Friday, October 10, 2008

Into Bolivia

I have a lot of catching up to do with regards to updating my faithful readers, so this is going to be a shotgun blog, using my patented bulleted-list style.

  • I am no longer in Argentina. Of the almost eight-and-a-half months of my trip so far, I have spent probably close to six of them in Argentina. I have made many good friends and have gotten to know a couple big cities quite well by actually living in them. My trip hasn't gone anything like I had planned. I'm very sad to leave Argentina, which is a good thing. I hope to return one day.
  • I left Jujuy at 2:20 A.M. on Saturday, the 4th, on a bus headed for La Quiaca, a small town along the northern border of Argentina.
  • We arrived at 7:00 A.M. I grabbed my stuff and marched across the La Quiaca River and went through Bolivian customs without a hitch, arriving in the opposite border town of Villazón, along the southern border of Bolivia.
  • As I crossed over the river, I couldn't help but notice that the river bed didn't contain much water, but contained loads of trash.
  • I bought a bus ticket from Villazón to Tupiza, a 3-hour bus ride to the north.
  • The bus didn't leave until 10:00 A.M., so I had a couple hours to hang out. I bought a Multivitaminico (a really lame name for a drink that contained banana, apple, sugar, non-alcoholic beer, an egg, some nuts, and maybe some other stuff I'm not remembering) which was pretty good, and a little later some chicharron de chancho (meat from a pig) and mote (maize). I tried some of the aji (pronounced uh-hee) on the meat, which is a salsa (sauce) made from tomato, onion, oil, salt, and some kind of pepper. It's much spicier here than in Argentina.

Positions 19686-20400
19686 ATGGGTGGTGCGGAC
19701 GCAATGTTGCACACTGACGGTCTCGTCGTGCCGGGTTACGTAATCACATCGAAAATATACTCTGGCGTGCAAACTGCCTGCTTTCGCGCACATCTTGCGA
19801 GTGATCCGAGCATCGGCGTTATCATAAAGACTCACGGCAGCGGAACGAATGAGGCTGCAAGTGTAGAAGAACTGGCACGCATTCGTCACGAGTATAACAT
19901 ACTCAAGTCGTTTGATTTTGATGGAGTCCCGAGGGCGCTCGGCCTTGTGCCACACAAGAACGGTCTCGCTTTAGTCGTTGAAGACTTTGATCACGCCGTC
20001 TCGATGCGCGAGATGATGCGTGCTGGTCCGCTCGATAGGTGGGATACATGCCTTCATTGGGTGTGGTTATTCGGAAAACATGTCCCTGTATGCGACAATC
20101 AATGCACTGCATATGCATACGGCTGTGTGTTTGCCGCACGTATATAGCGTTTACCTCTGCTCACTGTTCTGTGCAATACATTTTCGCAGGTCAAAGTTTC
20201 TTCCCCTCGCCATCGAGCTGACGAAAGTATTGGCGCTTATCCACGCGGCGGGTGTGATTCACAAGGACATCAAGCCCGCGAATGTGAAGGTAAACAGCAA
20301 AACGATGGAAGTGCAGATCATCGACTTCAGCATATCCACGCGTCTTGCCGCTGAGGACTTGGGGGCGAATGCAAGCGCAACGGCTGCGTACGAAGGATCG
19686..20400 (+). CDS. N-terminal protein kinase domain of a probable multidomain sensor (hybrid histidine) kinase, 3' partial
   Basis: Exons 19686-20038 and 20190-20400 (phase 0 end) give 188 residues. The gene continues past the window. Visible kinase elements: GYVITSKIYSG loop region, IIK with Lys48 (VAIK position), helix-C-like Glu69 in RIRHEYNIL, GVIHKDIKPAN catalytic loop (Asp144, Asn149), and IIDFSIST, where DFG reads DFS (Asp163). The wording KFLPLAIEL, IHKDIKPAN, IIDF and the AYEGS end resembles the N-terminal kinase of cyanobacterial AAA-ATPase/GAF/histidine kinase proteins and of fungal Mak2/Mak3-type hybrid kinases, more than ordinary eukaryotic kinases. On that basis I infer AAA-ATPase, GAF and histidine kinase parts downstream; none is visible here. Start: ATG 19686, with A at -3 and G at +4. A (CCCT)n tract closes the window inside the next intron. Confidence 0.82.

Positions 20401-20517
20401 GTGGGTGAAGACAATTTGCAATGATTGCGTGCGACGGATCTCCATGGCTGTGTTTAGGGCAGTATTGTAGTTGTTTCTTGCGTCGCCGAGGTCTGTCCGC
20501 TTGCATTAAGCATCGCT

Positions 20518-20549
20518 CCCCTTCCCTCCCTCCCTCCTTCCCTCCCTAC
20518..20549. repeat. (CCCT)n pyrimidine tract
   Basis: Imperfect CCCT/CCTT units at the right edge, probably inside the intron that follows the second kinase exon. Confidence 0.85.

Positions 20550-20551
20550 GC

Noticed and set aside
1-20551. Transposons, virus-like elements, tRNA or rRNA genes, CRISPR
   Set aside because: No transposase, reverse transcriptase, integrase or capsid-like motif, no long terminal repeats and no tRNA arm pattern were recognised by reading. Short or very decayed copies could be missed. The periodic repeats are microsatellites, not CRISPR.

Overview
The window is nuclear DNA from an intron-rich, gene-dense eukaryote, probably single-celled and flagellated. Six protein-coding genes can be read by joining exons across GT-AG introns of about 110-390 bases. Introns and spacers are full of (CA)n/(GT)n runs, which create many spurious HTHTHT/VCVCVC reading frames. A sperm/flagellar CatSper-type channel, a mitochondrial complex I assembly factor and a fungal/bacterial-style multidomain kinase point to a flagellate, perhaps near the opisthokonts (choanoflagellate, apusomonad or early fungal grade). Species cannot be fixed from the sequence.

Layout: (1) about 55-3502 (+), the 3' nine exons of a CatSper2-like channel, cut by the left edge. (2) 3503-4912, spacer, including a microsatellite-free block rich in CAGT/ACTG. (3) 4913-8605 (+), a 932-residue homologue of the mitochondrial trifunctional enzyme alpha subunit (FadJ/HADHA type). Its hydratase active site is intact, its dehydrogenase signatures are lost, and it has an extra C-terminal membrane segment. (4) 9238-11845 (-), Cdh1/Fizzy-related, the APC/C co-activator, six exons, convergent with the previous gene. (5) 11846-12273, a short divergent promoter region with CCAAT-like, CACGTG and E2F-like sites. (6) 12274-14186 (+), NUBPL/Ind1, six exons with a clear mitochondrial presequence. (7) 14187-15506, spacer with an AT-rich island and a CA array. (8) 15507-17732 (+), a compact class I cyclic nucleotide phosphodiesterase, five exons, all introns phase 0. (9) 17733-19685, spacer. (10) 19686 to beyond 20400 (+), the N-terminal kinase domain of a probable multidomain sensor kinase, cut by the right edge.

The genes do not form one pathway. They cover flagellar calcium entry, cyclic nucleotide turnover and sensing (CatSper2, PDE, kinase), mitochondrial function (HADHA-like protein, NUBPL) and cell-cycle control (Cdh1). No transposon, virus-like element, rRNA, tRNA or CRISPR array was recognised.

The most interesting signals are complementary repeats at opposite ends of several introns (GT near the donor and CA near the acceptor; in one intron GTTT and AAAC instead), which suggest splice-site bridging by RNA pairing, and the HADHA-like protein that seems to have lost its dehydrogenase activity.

• The bus ride was interesting. It was entirely on dirt roads. Every so often, we'd come to a little town in the middle of freaking nowhere. The houses were of large bricks covered with mud, with roofs of straw and mud. These little towns reminded me of the ghost towns in and around Death Valley, California, except people actually live here. Virtually unimaginable to me.